Five members of the same family, a 40-year-old man, his 41-year-old wife and her twin sister, along with the couple’s eight-year-old daughter and a 15-year-old son went off the balcony of a building in the heart of Montreux, police said.
All of them except the son died when they hit the ground, while the boy was taken to hospital in serious condition, the Vaud cantonal police said.
All of those involved were French citizens, it said.
Police said the incident occurred after two officers showed up at the building, across from Montreux’s famous Casino, to execute a warrant for the father in connection with the home-schooling of one of the children.
The officers knocked on the door and heard a voice ask who they were.
After they answered, the apartment went quiet.
After failing to make contact, the officers left, but “in the meantime, a witness called the police to say that people had fallen from an apartment balcony,” the statement said.
“We do not know yet whether they fell or if this drama was due to other circumstances,” police spokesman Jean-Christophe Sauterel told the RTS public broadcaster.
An investigation has been opened, but police have already concluded that the incident happened “behind closed doors”, and that no one else was in the apartment at the time, he said.
‘Like a bad movie’
The officers at the apartment door had been there to execute a warrant for the father in connection with the home-schooling of the son, police said.
They knocked on the door and heard a voice ask who they were, but once they answered, the apartment went quiet, it said. After failing to make contact, the officers left, but “in the meantime, a witness called the police to say that people had fallen from an apartment balcony,” the statement said.
The bodies were found at the foot of the building, near Montreux’s famous Casino at around 7:00 am (0600 GMT). “I saw five bodies around 10 metres from the building, three on one side and two on the other,” one neighbour told the Tribune de Geneve daily.
“It was difficult to understand what I was seeing. It was like a bad movie.” Sauterel said the witness who called had seen the family members hit the ground, and was receiving professional support.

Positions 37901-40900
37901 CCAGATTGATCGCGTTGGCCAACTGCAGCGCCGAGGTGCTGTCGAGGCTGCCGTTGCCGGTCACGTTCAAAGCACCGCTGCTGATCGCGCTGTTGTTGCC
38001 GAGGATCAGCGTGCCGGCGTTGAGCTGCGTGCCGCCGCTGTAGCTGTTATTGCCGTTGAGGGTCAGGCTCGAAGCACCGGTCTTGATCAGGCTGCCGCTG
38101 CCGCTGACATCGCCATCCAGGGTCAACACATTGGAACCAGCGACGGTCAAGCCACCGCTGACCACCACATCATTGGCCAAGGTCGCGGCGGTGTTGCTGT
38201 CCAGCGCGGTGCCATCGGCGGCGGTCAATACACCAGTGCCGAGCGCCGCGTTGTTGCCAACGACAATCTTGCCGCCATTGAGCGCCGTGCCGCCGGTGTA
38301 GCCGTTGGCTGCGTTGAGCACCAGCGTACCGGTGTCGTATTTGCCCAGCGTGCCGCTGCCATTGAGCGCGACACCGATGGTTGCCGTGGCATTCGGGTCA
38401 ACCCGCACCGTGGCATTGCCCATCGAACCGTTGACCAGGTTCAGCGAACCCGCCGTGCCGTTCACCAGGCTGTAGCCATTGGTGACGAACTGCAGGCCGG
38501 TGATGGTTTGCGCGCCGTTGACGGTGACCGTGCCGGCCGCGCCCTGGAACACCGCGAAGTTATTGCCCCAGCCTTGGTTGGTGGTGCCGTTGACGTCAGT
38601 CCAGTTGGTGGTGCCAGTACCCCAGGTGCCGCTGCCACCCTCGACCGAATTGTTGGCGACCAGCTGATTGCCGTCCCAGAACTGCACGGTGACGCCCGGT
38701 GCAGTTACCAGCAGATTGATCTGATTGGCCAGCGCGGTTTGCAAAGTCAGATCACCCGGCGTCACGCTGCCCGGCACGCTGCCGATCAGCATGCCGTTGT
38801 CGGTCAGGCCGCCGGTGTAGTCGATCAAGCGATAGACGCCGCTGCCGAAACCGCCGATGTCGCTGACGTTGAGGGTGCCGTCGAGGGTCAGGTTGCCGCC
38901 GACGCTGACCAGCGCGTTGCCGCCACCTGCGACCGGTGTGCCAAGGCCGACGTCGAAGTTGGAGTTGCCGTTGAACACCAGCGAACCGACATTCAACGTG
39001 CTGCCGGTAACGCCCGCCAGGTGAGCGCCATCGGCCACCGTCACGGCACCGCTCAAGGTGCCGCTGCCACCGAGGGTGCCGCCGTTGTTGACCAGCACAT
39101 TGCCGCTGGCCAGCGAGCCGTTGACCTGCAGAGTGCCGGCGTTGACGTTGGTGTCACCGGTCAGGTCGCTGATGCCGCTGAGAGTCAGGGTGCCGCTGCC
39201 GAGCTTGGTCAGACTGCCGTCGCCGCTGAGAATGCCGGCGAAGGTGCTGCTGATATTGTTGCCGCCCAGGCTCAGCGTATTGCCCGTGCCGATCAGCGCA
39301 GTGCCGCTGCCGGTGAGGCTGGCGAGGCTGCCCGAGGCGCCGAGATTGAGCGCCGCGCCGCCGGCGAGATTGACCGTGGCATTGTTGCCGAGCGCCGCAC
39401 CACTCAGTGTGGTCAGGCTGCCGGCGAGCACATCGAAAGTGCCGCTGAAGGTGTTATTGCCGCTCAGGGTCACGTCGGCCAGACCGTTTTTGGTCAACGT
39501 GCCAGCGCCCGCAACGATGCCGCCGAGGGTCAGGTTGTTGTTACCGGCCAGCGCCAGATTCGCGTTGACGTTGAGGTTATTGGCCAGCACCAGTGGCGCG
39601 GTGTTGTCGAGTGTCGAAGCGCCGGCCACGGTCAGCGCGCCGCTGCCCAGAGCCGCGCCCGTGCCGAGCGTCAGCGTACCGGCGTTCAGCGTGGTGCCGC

A number of other people connected with the drama, as well as first responders had also been offered counselling, he said.
The family were all French citizens who had been living in Switzerland for “several years” and had resident status, he said.
“We know that this was a rather reserved family, with little contact with the outside,” Sauterel told AFP, adding that they had had no run-ins with the law beyond the issue around the son’s schooling.
That case, he explained, had surfaced because the family had failed to respond to requests for information from school authorities, which are routine when a child is home-schooled. “Police were asked to pick up the father so he could explain the schooling situation of his child,” he explained.
According to the Tribune de Geneve, neighbours said the father appeared to have been working from home. The mother was a dentist who had worked in Paris, while her twin sister was an ophthalmologist.
Home schooling in Switzerland
Home schooling is heavily restricted in Switzerland, with some cantons banning the practice outright and others regulating it heavily.
Homeschooling is more popular in the French-speaking part of the country.
Of the 1,000 children who are homeschooled in Switzerland, approximately 600 of them are in the canton of Vaud.
Vaud and neighbour Neuchâtel are considered to be one of the most permissive of homeschooling in Switzerland.
In these cantons, you only need to alert the authorities if you plan on homeschooling your children – although there have been recent signs this will be further restricted in future.